This move comes as part of Canada’s attempt to mitigate driver shortages in the busing and transport trucking industries across the country.
On November 16, 2022, Immigration, Refugees, and Citizenship Canada (IRCC) transitioned from its National Occupation Classification (NOC) 2016 system to an updated NOC 2021 version.
As part of this transition to NOC 2021, IRCC made 16 occupations newly eligible for Express Entry. Included among those additions are transport truck drivers and bus drivers, two occupations that are pressured by significant labour shortages across Canada.
Canada’s school bus driver shortage
Within the busing industry, Canada has long dealt with a lack of school bus drivers in several parts of the country. Due to such factors as low wages and “a rash of retirements during the pandemic”, for instance, many communities across the country are struggling to find transportation for students.
As an example, employment shortages in this industry have led to the cancellation of much-anticipated events for students across Canada, such as an 8000-student cross-country meet organized by one Catholic School Board in London, Ontario last October
Also in October 2022, Global News reported that a school bus driver shortage in Montreal forced the cancellation of several bus routes, a similar outcome as what happened to one Yellowknife community in the first week of 2023.
Transportation via school buses is vital for many children across the country, as one Transport Canada news release estimated back in July 2022 that 2.2 million children in this country “travel to and from school [on buses] every day.” Therefore, labour shortages in this industry can have a significant impact on the lives of many young Canadians, who rely on these methods to get to and from school daily.
Canada’s truck driver shortage
The truck driving industry is integral to the progression of the national supply chain across Canada. A high number of vacancies in this industry — reported at 18,000 in Q2 2021, a number that has risen to 20,110 as of Q2 2022 according to TruckingHR Canada — “has a heavy impact on the national economy when there are disruptions and labour shortages.”
Due in part to issues ranging from “safety concerns [and] high upfront training costs” to work-life balance and retirements, TruckingHR Canada estimates that over 34,000 truck drivers will leave the industry annually. This means that the trucking industry, where the job vacancy rate among Transport Truck Drivers (NOC 2021: 73300) was 9.1% in Q2 of 2022, will continue to hinder the Canadian economy if nationwide labour shortages continue to rise.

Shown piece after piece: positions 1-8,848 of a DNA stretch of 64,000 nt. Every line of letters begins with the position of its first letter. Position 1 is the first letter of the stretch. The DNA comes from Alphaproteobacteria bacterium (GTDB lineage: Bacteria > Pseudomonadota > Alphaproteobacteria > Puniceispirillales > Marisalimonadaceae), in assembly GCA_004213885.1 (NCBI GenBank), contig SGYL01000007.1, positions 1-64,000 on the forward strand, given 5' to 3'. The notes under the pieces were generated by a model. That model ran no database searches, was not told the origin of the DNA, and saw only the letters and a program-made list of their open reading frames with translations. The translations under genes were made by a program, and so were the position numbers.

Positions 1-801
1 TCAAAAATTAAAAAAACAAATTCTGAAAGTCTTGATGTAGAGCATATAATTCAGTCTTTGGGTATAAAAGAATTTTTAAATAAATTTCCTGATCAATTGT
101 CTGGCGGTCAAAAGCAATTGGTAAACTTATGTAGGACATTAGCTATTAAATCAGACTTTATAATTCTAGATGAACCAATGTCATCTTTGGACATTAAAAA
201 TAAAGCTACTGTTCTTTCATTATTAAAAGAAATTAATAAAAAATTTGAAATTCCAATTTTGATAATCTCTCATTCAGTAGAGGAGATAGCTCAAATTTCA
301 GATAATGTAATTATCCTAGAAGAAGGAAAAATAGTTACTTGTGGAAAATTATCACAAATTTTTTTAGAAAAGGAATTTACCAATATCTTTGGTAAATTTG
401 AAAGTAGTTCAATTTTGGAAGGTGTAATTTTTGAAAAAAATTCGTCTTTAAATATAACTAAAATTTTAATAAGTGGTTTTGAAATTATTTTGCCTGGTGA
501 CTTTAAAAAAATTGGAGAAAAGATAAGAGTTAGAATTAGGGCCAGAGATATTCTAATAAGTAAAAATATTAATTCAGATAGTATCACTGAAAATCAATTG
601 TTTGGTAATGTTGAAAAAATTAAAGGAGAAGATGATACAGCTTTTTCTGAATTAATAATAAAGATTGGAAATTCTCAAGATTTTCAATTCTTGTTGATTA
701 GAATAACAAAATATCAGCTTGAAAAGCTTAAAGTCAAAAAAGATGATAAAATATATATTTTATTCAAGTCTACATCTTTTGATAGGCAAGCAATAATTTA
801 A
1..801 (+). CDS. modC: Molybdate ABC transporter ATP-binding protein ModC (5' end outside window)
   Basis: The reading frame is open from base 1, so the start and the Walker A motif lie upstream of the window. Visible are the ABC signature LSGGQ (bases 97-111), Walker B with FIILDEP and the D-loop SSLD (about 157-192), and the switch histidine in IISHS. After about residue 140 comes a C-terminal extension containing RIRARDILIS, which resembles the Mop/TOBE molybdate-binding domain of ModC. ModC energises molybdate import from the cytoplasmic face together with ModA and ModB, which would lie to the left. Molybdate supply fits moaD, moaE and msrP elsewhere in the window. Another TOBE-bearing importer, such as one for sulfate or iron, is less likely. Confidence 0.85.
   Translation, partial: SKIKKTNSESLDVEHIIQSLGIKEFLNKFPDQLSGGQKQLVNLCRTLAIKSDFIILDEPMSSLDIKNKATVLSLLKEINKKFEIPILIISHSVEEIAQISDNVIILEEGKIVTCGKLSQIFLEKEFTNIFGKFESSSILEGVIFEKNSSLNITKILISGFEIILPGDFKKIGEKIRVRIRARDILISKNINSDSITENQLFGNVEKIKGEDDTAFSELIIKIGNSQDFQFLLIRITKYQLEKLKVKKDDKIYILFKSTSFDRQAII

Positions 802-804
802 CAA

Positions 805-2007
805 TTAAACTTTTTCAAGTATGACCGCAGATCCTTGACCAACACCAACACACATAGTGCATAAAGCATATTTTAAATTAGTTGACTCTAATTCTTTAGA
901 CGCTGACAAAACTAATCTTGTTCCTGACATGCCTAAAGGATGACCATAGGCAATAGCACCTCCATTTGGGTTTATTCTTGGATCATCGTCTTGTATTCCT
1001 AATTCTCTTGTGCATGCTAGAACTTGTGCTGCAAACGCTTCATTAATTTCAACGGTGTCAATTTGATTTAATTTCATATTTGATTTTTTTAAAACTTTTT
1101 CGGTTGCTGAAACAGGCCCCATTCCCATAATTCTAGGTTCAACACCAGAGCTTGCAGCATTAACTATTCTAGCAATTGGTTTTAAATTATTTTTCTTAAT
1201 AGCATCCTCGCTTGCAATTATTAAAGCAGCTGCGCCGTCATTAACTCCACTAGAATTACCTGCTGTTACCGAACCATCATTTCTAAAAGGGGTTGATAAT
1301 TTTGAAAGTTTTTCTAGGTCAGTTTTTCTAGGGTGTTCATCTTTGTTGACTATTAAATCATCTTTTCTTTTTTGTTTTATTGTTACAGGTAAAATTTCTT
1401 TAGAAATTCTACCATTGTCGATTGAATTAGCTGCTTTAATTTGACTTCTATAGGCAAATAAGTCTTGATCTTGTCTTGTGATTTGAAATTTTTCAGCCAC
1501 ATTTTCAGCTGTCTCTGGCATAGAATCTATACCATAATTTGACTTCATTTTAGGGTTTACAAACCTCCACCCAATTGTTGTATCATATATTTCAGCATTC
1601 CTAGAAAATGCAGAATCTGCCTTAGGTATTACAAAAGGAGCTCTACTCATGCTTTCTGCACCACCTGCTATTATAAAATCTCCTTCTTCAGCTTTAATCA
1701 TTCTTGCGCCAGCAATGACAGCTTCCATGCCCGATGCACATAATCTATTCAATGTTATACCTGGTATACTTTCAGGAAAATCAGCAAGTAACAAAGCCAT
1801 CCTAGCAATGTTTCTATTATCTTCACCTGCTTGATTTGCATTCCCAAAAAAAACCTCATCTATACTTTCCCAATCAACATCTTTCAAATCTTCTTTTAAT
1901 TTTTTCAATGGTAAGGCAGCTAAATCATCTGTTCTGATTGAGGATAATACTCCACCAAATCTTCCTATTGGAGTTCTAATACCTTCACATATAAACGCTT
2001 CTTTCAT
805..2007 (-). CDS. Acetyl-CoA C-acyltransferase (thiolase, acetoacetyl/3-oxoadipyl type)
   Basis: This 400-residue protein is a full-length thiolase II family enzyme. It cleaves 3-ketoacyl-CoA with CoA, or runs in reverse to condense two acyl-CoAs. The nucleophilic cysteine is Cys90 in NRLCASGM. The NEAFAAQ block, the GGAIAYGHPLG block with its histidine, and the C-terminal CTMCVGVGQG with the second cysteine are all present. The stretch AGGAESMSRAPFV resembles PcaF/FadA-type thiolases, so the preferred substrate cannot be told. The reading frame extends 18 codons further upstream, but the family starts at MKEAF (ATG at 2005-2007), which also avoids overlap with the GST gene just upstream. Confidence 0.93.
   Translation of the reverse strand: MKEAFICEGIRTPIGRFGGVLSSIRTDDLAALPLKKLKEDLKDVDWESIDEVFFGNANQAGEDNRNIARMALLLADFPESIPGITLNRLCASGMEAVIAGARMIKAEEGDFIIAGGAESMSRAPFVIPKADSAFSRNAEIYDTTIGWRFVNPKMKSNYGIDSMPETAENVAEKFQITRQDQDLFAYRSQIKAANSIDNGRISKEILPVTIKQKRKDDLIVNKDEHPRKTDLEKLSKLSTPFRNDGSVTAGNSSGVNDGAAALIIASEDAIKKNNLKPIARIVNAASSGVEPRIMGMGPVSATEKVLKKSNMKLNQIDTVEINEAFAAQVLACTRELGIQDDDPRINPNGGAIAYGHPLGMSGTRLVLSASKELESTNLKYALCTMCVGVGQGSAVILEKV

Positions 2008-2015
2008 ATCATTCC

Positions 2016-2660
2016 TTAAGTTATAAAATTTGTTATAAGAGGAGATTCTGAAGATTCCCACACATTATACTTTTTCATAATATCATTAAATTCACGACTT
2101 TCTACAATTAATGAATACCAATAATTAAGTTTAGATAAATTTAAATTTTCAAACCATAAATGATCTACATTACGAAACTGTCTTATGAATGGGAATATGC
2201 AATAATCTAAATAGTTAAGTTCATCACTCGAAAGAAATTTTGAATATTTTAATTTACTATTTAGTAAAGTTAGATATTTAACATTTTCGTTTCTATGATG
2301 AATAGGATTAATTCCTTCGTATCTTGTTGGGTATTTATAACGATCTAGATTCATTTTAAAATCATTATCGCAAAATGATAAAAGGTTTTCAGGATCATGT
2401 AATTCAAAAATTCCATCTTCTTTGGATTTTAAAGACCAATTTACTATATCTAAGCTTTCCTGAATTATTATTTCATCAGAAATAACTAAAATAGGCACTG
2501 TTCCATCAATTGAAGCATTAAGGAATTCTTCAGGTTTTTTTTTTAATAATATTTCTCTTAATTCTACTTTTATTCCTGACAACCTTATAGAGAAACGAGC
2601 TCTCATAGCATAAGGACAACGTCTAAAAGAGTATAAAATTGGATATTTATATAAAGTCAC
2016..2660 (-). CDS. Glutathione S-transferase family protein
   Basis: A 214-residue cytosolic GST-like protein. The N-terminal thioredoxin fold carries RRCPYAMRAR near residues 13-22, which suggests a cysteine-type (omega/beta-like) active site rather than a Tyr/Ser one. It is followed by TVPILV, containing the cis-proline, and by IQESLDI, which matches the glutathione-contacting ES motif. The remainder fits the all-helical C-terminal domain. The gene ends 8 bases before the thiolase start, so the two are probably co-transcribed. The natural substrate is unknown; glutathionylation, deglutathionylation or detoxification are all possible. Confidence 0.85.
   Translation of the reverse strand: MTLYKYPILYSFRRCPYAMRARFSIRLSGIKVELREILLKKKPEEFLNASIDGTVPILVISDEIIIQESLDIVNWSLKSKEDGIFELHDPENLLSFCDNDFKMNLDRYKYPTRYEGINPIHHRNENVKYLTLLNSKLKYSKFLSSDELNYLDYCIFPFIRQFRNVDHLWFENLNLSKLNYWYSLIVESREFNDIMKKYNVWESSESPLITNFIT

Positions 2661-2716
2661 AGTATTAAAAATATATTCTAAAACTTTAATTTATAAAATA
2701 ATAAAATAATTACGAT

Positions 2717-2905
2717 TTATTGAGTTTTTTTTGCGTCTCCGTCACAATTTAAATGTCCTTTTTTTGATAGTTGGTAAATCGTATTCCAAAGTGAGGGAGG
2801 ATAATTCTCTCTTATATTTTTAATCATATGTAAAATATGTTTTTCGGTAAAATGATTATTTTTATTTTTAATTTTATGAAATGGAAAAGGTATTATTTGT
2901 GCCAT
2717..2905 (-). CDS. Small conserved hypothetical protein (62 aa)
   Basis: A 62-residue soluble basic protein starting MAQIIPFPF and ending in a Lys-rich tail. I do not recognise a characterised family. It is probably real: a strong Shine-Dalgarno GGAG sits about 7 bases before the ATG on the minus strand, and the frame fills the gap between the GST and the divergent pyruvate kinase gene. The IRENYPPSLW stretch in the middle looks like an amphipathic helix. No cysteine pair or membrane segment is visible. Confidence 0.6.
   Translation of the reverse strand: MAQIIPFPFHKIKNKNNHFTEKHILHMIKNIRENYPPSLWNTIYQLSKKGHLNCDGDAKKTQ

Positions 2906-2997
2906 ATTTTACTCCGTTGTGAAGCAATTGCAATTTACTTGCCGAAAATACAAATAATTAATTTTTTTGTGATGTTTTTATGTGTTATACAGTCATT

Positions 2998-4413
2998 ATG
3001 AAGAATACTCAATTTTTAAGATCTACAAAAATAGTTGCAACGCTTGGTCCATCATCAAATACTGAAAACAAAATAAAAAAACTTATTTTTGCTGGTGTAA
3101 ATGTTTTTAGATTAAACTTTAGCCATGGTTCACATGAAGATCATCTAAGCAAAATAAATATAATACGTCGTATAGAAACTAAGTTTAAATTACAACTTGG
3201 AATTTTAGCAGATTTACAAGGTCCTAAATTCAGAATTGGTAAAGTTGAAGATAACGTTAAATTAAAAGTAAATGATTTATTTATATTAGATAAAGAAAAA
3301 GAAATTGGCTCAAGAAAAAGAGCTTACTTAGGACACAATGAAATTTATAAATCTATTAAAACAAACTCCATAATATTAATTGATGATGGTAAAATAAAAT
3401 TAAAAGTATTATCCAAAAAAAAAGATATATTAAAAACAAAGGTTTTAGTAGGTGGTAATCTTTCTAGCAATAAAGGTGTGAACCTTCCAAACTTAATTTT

Changes to Express Entry aimed at mitigating labour shortages in the transportation industry
To mitigate the above-outlined labour shortages, IRCC has added transport truck drivers and bus drivers to the list of occupations eligible for immigration to Canada via Express Entry.
The Government of Canada remains hopeful that this expansion to Express Entry eligibility, along with other changes to Express Entry such as targeted draws, will drive more foreign nationals — especially skilled workers who are best able to fill the country’s most pressing labour gaps, including those outlined above — toward Canadian immigration in the future.
Note: Targeted Express Entry draws, which are expected to begin as early as Q2 2023, will allow IRCC to conduct Express Entry draws that place less priority on a candidate’s Comprehensive Ranking System (CRS) score and instead seek out prospective immigrants based on specific target attributes such as their language skills, educational backgrounds, or work experience. Further details regarding the specifics of targeted Express Entry draws will become available as Canada gets closer to implementing the new procedure.
Other immigration options for foreign truck and bus drivers
Beyond Express Entry, foreign nationals looking to come to Canada have several immigration options.
These options include such pathways as Provincial Nominee Programs (PNPs), which are operated in 11 of the country’s 13 total provinces and territories (excluding Quebec and Nunavut), as well as the Atlantic Immigration Program (AIP) and the Rural and Northern Immigration Pilot (RNIP).
The above programs, as well as many others across the country, allow each region in which these programs operate to selectively pick and choose foreign skilled workers that the local government feels would best help address local labour market gaps.
Accordingly, in the case of bus and/or truck driving, if a prospective immigrant were to apply to a program operated in a region that had a particularly large labour gap in the trucking or busing industry, they would be positioning themselves well to possibly immigrate to that area and work locally as a bus or truck driver.